October 14, 2020
Alumni Spotlight: Max Tassano
By Bill Brink
When this summer’s quarantine redefined what people could do in their spare time, Max Tassano saw an opportunity. Tassano, who graduated from Carnegie Mellon University in 2014 with a degree in International Relations and Politics and later got a Master’s in Public Policy and Management from Heinz College, became involved with CMU Tech and Entrepreneurship, a community that facilitates the sharing of knowledge and networking among Carnegie Mellon students and alumni.
“There’s a high demand, especially during COVID where some of your more traditional extracurricular activities are on hold,” said Tassano, who chairs the Washington, DC chapter. “You can’t go to the bars, you can’t do this, that, and the other thing. I think there’s kind of a demand for Carnegie Mellon alums to connect with each other.”
The same blend of hard and soft skills with which Carnegie Mellon imbued him, the skills that make him well-suited to lead the chapter, are reflected in his job: He is a Senior Management Consultant at REI Systems, a federal information technology consulting firm that works closely with the government’s executive branch. Tassano works in the firm’s Advisory Services branch, which is similar to management consulting and project management.
“What we’re doing is, Congress will write the law,” Tassano said. “The White House Office of Management and Budget will write the government-wide policy. It’s basically the White House saying what all the federal agencies have to go do regarding IT. And then what we do is, we support all the disparate agencies [and help them] meet the policy requirements from OMB.”
Tassano didn’t always know he wanted to work in DC, or with government. He did know he wanted to leverage soccer to get into the best school possible, and he fell in love with the city and the school when he visited Carnegie Mellon in 2009. An upperclassman on the Tartans soccer team, Ian Epperson, was an IRP major, so Tassano gave it a go.
“IRP really fascinated me right from the outset, just to better understand how the world is working, how economics are working, what was, on a macro scale, affecting how people lived their lives, and how the news and how events in the news are shaped,” he said.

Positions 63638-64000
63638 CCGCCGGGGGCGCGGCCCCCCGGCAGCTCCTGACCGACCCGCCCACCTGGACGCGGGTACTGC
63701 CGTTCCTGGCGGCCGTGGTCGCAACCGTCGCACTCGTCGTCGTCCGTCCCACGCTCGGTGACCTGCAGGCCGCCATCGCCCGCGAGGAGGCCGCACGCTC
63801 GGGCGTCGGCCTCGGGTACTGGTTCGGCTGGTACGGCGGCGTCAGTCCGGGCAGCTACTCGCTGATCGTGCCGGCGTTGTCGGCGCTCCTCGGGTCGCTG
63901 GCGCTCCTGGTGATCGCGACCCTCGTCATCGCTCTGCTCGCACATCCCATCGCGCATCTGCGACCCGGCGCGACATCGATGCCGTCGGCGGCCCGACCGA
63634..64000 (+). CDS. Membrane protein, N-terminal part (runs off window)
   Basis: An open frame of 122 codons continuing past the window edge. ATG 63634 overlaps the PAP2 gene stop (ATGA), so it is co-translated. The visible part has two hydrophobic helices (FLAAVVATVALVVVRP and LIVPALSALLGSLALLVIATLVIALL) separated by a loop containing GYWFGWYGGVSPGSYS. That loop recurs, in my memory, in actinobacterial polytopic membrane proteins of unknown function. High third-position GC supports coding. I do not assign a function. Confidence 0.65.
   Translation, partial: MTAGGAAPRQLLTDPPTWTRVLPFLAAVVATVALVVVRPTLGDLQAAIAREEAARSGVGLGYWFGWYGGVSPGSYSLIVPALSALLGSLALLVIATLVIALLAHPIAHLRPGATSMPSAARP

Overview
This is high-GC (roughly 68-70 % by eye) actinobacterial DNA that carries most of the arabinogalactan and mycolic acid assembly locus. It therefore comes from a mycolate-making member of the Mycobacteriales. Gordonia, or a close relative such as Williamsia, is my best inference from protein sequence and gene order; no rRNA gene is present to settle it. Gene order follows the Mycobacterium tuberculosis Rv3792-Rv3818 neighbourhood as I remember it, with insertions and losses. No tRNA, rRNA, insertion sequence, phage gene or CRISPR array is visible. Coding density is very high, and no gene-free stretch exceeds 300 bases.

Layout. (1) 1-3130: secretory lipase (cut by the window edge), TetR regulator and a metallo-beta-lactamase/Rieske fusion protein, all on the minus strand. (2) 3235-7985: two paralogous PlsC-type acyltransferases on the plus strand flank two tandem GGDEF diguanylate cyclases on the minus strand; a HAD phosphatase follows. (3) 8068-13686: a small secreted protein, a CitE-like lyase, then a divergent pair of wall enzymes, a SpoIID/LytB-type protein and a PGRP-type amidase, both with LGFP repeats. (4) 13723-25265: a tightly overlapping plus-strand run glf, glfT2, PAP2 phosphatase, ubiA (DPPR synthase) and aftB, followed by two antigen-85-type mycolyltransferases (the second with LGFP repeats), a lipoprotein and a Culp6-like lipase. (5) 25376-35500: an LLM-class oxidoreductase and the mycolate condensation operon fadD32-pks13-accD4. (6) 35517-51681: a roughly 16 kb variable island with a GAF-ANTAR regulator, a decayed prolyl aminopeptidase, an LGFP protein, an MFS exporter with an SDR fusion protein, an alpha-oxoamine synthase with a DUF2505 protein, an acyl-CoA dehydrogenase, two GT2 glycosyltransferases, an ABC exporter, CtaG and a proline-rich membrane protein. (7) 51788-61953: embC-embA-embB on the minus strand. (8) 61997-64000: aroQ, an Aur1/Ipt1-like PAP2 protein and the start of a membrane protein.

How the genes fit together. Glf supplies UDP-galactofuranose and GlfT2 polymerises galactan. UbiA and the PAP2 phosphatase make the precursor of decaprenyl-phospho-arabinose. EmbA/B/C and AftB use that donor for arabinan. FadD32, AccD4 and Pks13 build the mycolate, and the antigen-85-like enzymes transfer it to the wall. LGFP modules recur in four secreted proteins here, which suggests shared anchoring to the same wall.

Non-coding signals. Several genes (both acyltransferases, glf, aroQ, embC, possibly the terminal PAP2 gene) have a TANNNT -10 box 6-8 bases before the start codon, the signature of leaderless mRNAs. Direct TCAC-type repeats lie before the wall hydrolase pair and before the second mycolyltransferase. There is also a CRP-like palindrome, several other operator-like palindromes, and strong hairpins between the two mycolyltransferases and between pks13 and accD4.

Tassano’s favorite class was Comparative Politics, with IPS Assistant Teaching Professor Colin Clarke. He enjoyed it to the point that he surpassed the syllabus, reading more about the topics covered in the course in his spare time.
“Not only is Dr. Clarke an expert in the field … but he’s also a really, really good teacher and really personable,” Tassano said. “It was just a great class.”
After graduation, Tassano worked as a paralegal at Maggio Kattar Nahajzer & Alexander PC, an immigration firm in Washington, DC. He considered law school, but his paralegal experience disabused him of that notion. He did, however, come to believe that advancing further in the District required a graduate degree, and Heinz College’s Master of Science in Public Policy and Management included the option to spend one year in Pittsburgh and a second in Washington. During the summer between his first and second year, Tassano interned for Representative Tim Murphy.
“I felt it was just a terrific experience to see how the sausage gets made and how the really hard work of legislating and creating legislation gets done in practice,” he said. “You have a lot of twenty-something-year-old legislative assistants and staffers doing a lot of this legwork that then we see on CNN or Fox News or C-SPAN.”
After graduation, Tassano spent a little more than a year at an IT firm called TCG before joining REI Systems. REI’s Advisory Services team supports the Office of Government-Wide Policy at the General Services Administration. The OGP works to increase efficiency and cost effectiveness in the federal government through several avenues, including IT. Tassano’s team implements a cost accounting framework for IT budgets, which allows government Chief Information Officers a more detailed view of how their organizations spend their money.
“My day-to-day, most immediate focuses are things like data center and infrastructure optimization and migrating IT infrastructure to the cloud,” Tassano said. “We’re pushing something called application rationalization, which is basically pushing agencies to inventory their huge laundry list of applications, identify the ones that they need to keep, the ones they need to modernize, and potentially the ones they can decommission to save taxpayer dollars.”
Tassano’s IRP major prepared him for this role by requiring him to read and synthesize information, and communicate it clearly in writing, a somewhat rare skillset among federal-government IT workers. His Master’s courses on organizational design and change management gave him useful knowledge for any endeavor, but especially the federal government, which is “this big, bureaucratic, slow-moving beast, and to get anything accomplished or any sort of new program or change agenda in the works, it almost invariably requires consensus building and being able to convince stakeholders of the return on investment for any new program,” he said. “That can be a really, really difficult thing to do.”
Carnegie Mellon also provided the opportunity for Tassano’s involvement in CMU Tech and Entrepreneurship. Started by Will Sanders and Kishan Patel in 2016, the organization hopes to eventually create training courses for future founders and connect those launching startups with potential employees.
“When people think of the really startup-heavy schools, the schools that get mentioned are Stanford, Berkeley, MIT, and I think we, writ large, want to be in that conversation,” Tassano said. “And there’s no reason not to be, right? Carnegie Mellon has enough people who have started businesses and enough technical folks who work in startups that we should be in the discussion as well.”